Chocolate: Healthy or unhealthy?

Chocolate is available in a variety of flavors. But whether white, dark or milk chocolate - one thing is common to all varieties: Chocolate is not exactly healthy because it contains a lot of fat and sugar and therefore also many calories. However, cocoa powder also contains certain substances that can have a positive effect on blood pressure and our heart health. This effect is especially great when snacking on dark chocolate, as it contains an extremely high amount of cocoa powder.

Chocolate: calories and ingredients

Chocolate is rich in fat and sugar and therefore anything but healthy. Depending on whether it is white, milk chocolate or dark chocolate, the ingredients may vary slightly. However, all varieties have in common that they contain relatively many calories. On average, it brings a bar of 500 to 550 calories. This already covers a quarter of the daily calorie requirements of an adult.

  • White chocolate is the unhealthiest of the three varieties. It has the highest calories on average and contains the most sugars: 100 grams contain about 63 grams of sugar and 30 grams of fat.
  • Milk chocolate has similar calories, but with 57 grams it contains a little less sugar. Their fat content is similar to 29.5 grams.
  • Dark chocolate is the healthiest choice by comparison: at just under 500 calories, it contains around 50 calories less than the other two varieties. In addition, it contains 'only' 44 grams of sugar, but 36 grams of fat.

Does chocolate make you happy?

In chocolate are various substances that are attributed to a mood-enhancing effect. For example, cocoa powder contains theobromine, which, like caffeine, stimulates the circulation and is also mood-enhancing. Phenylethylamine, the cannabinoid anandamide and the serotonin precursor tryptophan also have a mood-enhancing effect.

However, the mood-enhancing effect that is said to sweet treat, but can not be fully explained by the ingredients mentioned. But the effect they have is too low. Psychic factors probably also make chocolate happy. Because when consumed, our reward system is activated and the neurotransmitters dopamine and endorphins are released.

Positive effect on health

Consuming chocolate - especially dark chocolate - may cause the level of heart-protecting antioxidants to rise sharply for some time. Because cocoa powder contains certain flavonoids (epicatechin), which have a positive effect on heart and blood pressure. They ensure that the vessels become more elastic and thus the blood pressure drops.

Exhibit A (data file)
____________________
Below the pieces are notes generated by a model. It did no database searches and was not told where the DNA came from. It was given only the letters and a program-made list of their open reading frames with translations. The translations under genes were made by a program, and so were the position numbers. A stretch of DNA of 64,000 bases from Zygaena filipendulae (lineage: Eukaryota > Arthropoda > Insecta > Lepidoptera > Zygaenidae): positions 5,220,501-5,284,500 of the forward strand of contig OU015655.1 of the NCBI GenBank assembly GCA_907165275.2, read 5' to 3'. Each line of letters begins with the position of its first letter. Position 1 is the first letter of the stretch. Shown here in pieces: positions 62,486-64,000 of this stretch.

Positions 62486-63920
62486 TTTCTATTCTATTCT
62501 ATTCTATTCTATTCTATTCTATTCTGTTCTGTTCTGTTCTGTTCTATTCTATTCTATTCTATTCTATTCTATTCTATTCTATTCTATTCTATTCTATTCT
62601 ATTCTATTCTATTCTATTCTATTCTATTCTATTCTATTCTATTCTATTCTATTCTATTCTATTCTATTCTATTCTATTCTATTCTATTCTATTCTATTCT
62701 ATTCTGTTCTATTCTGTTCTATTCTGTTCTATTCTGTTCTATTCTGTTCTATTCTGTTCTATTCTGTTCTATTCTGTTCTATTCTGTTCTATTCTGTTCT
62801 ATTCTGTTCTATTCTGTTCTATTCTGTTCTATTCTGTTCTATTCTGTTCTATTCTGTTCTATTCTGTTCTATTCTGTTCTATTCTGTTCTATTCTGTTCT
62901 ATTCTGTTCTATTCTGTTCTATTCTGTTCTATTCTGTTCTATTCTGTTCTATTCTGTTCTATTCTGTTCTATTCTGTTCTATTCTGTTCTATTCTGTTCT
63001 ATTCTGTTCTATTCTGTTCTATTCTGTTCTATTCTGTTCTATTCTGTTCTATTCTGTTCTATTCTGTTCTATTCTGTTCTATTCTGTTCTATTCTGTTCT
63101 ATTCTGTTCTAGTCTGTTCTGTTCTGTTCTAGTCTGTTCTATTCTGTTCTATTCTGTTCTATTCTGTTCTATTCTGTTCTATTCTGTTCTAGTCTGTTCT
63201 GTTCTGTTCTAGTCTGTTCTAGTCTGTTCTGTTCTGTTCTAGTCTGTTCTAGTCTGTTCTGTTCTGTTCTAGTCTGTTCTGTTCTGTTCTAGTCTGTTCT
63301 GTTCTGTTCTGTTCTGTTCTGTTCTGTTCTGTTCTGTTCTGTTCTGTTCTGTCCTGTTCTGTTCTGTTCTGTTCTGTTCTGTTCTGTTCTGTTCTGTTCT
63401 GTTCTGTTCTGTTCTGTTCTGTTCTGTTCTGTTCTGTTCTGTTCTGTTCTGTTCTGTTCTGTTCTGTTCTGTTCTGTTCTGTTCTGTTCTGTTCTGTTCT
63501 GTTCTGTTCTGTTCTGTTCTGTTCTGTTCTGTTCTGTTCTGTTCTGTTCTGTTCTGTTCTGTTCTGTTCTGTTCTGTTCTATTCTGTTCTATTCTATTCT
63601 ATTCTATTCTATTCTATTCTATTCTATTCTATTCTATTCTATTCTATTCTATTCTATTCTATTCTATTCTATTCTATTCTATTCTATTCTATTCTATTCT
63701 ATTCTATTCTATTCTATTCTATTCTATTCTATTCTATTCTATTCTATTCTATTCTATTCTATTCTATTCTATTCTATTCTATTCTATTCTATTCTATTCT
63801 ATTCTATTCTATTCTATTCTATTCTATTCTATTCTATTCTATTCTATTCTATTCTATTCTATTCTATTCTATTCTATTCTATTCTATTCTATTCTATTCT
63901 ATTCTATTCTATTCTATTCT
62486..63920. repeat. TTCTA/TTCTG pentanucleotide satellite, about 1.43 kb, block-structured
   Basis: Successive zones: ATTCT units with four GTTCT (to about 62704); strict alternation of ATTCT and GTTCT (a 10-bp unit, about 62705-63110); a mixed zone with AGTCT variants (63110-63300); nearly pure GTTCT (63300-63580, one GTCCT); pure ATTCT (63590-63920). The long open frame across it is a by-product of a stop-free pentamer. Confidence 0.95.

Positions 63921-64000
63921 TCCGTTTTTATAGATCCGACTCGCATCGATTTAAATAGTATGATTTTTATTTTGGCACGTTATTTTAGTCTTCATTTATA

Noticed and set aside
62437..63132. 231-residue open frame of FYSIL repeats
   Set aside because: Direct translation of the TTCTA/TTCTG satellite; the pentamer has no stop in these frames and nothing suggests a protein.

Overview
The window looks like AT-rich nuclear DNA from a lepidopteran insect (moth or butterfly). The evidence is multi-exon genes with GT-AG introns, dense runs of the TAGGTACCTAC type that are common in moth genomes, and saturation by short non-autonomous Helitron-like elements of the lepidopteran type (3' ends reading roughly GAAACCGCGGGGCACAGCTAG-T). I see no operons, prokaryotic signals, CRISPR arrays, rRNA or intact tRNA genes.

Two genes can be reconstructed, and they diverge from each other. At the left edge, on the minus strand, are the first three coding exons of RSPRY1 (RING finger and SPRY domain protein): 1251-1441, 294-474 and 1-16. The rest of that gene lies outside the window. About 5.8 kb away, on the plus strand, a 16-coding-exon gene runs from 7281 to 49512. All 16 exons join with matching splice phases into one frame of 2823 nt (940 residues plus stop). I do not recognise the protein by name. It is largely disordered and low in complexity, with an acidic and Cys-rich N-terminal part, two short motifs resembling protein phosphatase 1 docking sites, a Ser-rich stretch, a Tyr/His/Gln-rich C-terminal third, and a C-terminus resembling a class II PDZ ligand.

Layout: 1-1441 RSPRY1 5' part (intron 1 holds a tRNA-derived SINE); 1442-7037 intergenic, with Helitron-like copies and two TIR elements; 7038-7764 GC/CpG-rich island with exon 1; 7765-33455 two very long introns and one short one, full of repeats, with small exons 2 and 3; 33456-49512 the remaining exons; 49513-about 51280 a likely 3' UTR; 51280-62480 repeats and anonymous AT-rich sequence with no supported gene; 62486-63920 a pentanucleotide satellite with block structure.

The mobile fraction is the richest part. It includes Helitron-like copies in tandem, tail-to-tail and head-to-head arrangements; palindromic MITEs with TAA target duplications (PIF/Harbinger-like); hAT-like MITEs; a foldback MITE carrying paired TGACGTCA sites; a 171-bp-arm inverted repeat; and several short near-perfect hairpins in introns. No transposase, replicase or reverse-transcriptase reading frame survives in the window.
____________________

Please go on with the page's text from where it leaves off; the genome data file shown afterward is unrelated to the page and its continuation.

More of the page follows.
Anyone who regularly consumes small amounts of dark chocolate should, besides the blood pressure, also be able to reduce the risk of a stroke or heart attack. However, flavonoids are also found in other foods such as apples. The positive effect on the blood pressure is therefore no reason to feast unrestrained chocolate.

5 facts about chocolate - © istockphoto, JanPietruszka

Risk for obesity and secondary diseases

Although dark chocolate can have a positive effect on your health, do not forget that chocolate is a candy that contains a lot of fat, sugar and calories. Those who regularly consume larger amounts significantly increase their risk of being overweight and therefore also of cardiovascular diseases. In addition, the likelihood of getting tooth decay increases.

Whether chocolate can promote the development of acne and pimples, has yet to be clarified. However, recent studies suggest that there is a link between the consumption of chocolate and the development of common acne (acne vulgaris).

Dark chocolate only in moderation

Although dark chocolate contains less sugar and fewer calories than other varieties, you should only consume the sweet in moderation. Because bitter chocolate contains a lot of cocoa powder, which - depending on the location of the cacao tree - can be contaminated with cadmium. This is particularly true of cocoa powder from South America, since cocoa plants often grow there on volcanic soil, which contains a lot of cadmium.

Cadmium is a chemical element that can cause damage to kidneys and bones in large quantities. The introduction of a limit value for cadmium in chocolate is repeatedly demanded, but the implementation is still pending.

In addition, one should keep his chocolate consumption due to the increased aluminum content in cocoa better limited. According to a 2008 European Food Safety Authority (EFSA) opinion, the average aluminum content of untreated foods is less than 5 mg / kg. However, foods such as cocoa - and accordingly chocolate products - may also have a higher concentration.

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